But Baucus still has time to set things right by showing leadership among his Democratic caucus in the Senate. He needs to establish fairness and equity as key tenants of tax reform. He needs to emphasize that tax reform absolutely should not result in some industries gaining at the expense of others as a result of inequitable policies.
At the very least, the tone Baucus sets now will be valuable guidance for whoever succeeds him in office. Because energy is such an important area of Montana’s economy, our state’s Congressional representatives will be in a pivotal role to shape energy tax policy as part of the reform package.
It’s unfortunate that Baucus has to leave office before he is able to see his final, major policy objective completed. But he still has ample time to have a significant influence on the outcome for tax reform. The senator should make sure Montana’s priorities are protected by supporting fair tax policies across the board and not harming one of our most valuable industries.
State Rep. Duane Ankney
I would like to thank Congressman Steve Daines for his work on HR 1526, the Restoring Healthy Forests for Healthy Communities Act, which passed the House of Representatives with strong bipartisan support. The Boone and Crockett Club, along with many hunting organizations, have strongly supported this legislation. Why? Because millions of acres of our national forests are overcrowded, dying from insect infestation and susceptible to uncharacteristically large, hot wildfires. If you hunt and you care about improving the health of our national forests, as the club does, then you realize that we need real changes to help the Forest Service get back in the woods performing active management. Study after study has shown that improvements to forest health, including the resilience of fire prone forests, can be restored through active management.
As Congressman Daines and the bipartisan members of the House pointed out when they passed HR 1526, we need aggressive forest management to improve game populations and enhance game habitat. The club will continue to fight for access to public land to hunt and shoot, and to enhance the habitat that supports important game populations like elk and deer. HR 1526 will improve the quality of habitat for all wildlife species while also creating healthy timber based jobs in rural communities in Montana and across the country.
William A. Demmer
Boone and Crockett Club
On Dec. 9, the Board of Oil and Gas Conservation canceled a scheduled public comment hearing on Energy Corporations of America’s oil well planned along the Beartooth Front. Because of their decision, affected landowners and concerned Montanans had no opportunity to officially voice their concerns about its development.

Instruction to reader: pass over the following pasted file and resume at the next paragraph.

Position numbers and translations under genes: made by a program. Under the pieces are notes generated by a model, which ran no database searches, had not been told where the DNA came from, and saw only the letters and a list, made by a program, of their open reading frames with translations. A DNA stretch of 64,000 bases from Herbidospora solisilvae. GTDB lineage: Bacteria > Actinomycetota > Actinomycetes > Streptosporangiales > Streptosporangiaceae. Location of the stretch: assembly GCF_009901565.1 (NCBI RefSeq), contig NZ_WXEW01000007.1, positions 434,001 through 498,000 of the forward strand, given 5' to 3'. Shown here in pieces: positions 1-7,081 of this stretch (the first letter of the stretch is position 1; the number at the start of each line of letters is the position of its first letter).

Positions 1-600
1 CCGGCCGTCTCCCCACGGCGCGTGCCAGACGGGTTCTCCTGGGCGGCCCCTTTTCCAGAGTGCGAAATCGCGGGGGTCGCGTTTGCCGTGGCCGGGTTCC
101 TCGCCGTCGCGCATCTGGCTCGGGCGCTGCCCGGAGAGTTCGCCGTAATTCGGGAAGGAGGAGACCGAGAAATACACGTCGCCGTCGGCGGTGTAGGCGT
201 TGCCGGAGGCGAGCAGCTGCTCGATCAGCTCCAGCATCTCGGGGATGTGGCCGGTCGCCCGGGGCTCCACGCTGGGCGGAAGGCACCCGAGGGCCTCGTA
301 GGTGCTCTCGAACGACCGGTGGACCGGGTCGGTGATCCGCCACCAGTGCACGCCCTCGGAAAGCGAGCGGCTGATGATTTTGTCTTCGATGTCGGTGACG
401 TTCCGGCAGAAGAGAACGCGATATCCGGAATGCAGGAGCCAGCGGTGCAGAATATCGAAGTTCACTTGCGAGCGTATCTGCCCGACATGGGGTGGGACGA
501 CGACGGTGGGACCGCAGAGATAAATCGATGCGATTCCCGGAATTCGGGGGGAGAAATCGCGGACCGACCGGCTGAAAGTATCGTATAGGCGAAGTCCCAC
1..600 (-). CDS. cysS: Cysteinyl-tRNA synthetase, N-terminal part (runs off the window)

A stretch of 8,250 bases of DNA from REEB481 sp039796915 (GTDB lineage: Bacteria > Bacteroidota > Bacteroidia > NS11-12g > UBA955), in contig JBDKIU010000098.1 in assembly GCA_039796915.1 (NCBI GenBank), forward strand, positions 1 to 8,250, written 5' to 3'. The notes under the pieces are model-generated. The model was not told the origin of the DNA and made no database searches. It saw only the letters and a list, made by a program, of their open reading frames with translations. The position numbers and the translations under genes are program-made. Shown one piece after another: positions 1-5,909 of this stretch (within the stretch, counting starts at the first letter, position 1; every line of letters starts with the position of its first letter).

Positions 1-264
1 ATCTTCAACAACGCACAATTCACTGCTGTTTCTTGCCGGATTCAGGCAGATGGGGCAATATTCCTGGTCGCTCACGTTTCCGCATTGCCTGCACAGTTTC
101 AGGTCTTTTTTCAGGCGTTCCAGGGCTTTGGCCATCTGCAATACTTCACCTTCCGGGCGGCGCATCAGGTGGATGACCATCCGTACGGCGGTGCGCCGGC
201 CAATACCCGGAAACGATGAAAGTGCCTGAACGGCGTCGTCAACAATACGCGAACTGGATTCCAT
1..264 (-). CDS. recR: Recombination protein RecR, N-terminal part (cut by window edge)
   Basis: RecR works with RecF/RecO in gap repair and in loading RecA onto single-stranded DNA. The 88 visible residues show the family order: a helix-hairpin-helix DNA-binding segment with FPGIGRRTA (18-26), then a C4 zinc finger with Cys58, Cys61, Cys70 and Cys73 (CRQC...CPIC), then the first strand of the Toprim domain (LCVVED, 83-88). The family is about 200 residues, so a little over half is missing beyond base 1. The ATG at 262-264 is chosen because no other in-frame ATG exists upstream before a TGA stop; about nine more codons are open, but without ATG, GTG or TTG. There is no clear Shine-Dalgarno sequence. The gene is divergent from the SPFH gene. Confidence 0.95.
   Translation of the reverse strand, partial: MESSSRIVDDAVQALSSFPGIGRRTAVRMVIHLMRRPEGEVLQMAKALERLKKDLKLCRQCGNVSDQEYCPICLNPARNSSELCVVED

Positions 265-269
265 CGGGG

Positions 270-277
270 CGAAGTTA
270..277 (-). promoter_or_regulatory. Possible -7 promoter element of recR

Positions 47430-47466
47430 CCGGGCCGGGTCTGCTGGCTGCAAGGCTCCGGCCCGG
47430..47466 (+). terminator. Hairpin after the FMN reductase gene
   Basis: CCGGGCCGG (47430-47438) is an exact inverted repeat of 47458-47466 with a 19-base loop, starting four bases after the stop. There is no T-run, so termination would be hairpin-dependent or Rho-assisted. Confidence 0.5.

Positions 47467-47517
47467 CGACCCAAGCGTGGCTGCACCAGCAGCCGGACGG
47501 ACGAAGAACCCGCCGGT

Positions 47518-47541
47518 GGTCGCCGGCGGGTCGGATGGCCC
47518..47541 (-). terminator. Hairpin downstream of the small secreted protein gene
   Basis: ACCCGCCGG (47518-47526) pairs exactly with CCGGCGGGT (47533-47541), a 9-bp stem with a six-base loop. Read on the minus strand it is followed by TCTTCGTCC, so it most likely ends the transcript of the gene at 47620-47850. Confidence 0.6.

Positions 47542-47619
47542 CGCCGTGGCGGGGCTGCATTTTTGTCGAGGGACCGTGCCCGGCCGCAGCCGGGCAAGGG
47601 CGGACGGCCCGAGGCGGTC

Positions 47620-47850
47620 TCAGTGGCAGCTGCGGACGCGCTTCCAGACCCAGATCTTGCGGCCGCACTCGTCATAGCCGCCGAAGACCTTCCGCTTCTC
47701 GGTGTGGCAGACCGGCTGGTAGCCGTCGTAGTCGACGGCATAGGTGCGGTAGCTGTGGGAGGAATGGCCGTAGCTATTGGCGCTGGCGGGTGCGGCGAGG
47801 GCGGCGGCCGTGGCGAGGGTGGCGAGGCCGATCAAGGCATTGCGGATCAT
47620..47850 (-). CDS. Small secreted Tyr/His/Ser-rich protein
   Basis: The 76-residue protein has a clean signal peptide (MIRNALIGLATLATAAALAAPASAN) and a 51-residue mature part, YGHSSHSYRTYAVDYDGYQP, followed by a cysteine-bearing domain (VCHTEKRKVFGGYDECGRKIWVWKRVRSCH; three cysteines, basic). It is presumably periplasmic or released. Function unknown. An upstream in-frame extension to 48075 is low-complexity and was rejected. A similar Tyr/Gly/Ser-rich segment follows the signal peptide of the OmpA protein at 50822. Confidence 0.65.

The BOGC’s repression of citizens’ voices indicates that the loyalty of the Board may lie with the industry. Given the BOGC’s membership is comprised of three representatives of the oil and gas industry, one landowner with mineral rights, one landowner without mineral rights, one from the public and one attorney, it’s clear the industry holds a majority over any other group impacted by oil and gas development.
Because of the oil and gas industries’ overwhelming representation on the BOGC, it’s not surprising they acquiesced to ECA’s last-minute demand to deny Northern Plains Resource Council and Carbon County Resource Council comments because, although ECA and the BOGC had timely received the complete file, a certificate of delivery had been not included. When this was brought to the councils’ attention, and the valid certificate being promptly provided, it’s also not surprising that the board refused to accept it and allow the public comment hearing to proceed.
Apparently, the board is against hearing Montanans’ concerns and in favor of ECA’s chief executive officer’s publicly stated goal that he “would love to bring something like the Bakken … to the area in the Big Horns and other areas in Montana.”
In the midst of partisan vitriol in today’s politics, one Montana legislator stands out from the rest. Forbes listed Rep. Daniel Zolnikov, R-Billings, as one of its “30 Under 30.” The 32 of us who have signed this letter are also all under the age of 30, and come from all corners of Montana. We want to congratulate Rep. Zolnikov, and thank him for his work to protect our privacy rights.
Zolnikov, 26, achieved the Forbes honor by pioneering legislation last session to protect our civil liberties. He argued that government officials should have to obtain warrants to conduct searches of cellphone data even before Edward Snowden blew the whistle on massive, unconstitutional (according to two federal judges) NSA surveillance. Once the Snowden scandal broke, Zolnikov’s work received international praise. He has become a voice of a new generation of public officials who are committed to protecting our freedoms in the digital age.